The results of twenty years of experiments into the behaviour of bacteria in foods are now freely available on the internet. In an international collaboration between the Food Standards Agency, Institute of Food Research and US Department of Agriculture, the database will help food safety and quality to be predicted quickly and free of charge.
“The behaviour of food poisoning pathogens and spoilage organisms has been intensely studied since the early 1980s in response to major food poisoning outbreaks. This has resulted in a huge volume of data on bacterial growth, survival and death under various food-relevant conditions”, says Dr Jozsef Baranyi, Head of Computational Microbiology at the Institute of Food Research.
The new common database, called ComBase, already contains around 20,000 growth and survival curves and 8,000 records containing growth rates. For example, tests at IFR have shown that E. coli O157 survives extraordinarily well, even in acid conditions.
Zoe Dunford | alfa
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Nanooptical traps are a promising building block for quantum technologies. Austrian and German scientists have now removed an important obstacle to their practical use. They were able to show that a special form of mechanical vibration heats trapped particles in a very short time and knocks them out of the trap.
By controlling individual atoms, quantum properties can be investigated and made usable for technological applications. For about ten years, physicists have...
An international team of scientists, including three researchers from New Jersey Institute of Technology (NJIT), has shed new light on one of the central mysteries of solar physics: how energy from the Sun is transferred to the star's upper atmosphere, heating it to 1 million degrees Fahrenheit and higher in some regions, temperatures that are vastly hotter than the Sun's surface.
With new images from NJIT's Big Bear Solar Observatory (BBSO), the researchers have revealed in groundbreaking, granular detail what appears to be a likely...
The Fraunhofer Institute for Manufacturing Technology and Advanced Materials IFAM in Dresden has succeeded in using Selective Electron Beam Melting (SEBM) to...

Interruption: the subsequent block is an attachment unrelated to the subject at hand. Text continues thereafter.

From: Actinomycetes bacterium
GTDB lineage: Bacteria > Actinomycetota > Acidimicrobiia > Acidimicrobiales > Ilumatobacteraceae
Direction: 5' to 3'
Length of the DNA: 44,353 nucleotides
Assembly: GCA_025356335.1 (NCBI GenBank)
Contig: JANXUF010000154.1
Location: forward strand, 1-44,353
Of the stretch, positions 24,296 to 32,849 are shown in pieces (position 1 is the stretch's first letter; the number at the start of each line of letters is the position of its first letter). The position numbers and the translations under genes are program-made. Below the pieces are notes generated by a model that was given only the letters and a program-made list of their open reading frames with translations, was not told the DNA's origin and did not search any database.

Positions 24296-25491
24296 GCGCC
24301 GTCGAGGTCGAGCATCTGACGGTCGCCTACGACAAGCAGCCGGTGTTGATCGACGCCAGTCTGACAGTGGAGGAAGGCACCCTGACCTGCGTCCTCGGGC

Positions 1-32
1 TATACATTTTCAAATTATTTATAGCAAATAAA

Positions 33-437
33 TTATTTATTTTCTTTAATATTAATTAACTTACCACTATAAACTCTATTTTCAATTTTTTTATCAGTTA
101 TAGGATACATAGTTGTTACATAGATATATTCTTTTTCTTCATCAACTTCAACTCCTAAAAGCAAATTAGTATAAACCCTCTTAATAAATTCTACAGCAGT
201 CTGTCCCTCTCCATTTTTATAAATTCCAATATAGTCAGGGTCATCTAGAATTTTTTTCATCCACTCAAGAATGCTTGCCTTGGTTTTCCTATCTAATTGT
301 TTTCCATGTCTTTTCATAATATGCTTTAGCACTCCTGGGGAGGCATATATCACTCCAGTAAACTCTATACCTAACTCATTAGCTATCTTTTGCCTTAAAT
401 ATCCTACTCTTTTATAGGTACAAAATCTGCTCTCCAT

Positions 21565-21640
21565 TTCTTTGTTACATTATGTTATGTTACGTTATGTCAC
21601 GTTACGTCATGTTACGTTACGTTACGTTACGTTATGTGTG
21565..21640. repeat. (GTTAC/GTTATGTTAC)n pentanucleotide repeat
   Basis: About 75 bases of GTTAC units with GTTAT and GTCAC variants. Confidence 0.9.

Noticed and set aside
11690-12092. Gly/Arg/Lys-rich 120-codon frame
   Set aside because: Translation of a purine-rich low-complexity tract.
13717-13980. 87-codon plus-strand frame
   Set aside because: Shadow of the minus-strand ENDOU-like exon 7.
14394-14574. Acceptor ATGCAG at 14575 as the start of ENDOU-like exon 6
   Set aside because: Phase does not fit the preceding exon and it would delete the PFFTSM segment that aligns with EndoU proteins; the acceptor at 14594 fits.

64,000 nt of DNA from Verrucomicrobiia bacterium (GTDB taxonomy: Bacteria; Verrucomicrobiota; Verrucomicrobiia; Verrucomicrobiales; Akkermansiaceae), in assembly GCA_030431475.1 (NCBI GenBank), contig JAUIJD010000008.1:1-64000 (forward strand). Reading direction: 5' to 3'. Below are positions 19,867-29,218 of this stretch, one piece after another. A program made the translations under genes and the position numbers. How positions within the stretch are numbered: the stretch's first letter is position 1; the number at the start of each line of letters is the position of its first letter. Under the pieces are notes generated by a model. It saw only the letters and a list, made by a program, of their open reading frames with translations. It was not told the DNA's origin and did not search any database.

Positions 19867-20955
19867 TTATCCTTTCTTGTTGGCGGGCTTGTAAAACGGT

Carbon nanotubes (CNTs) are valuable for a wide variety of applications. Made of graphene sheets rolled into tubes 10,000 times smaller than a human hair, CNTs have an exceptional strength-to-mass ratio and excellent thermal and electrical properties. These features make them ideal for a range of applications, including supercapacitors, interconnects, adhesives, particle trapping and structural color.
New research reveals even more potential for CNTs: as a coating, they can both repel and hold water in place, a useful property for applications like printing,...
If you've ever tried to put several really strong, small cube magnets right next to each other on a magnetic board, you'll know that you just can't do it. What happens is that the magnets always arrange themselves in a column sticking out vertically from the magnetic board. Moreover, it's almost impossible to join several rows of these magnets together to form a flat surface. That's because magnets are dipolar. Equal poles repel each other, with the north pole of one magnet always attaching itself to the south pole of another and vice versa. This explains why they form a column with all the magnets aligned the same way.
Now, scientists at ETH Zurich have managed to create magnetic building blocks in the shape of cubes that - for the first time ever - can be joined together to...
15.11.2019 | Event News
15.11.2019 | Event News
05.11.2019 | Event News
19.11.2019 | Life Sciences
19.11.2019 | Physics and Astronomy
19.11.2019 | Health and Medicine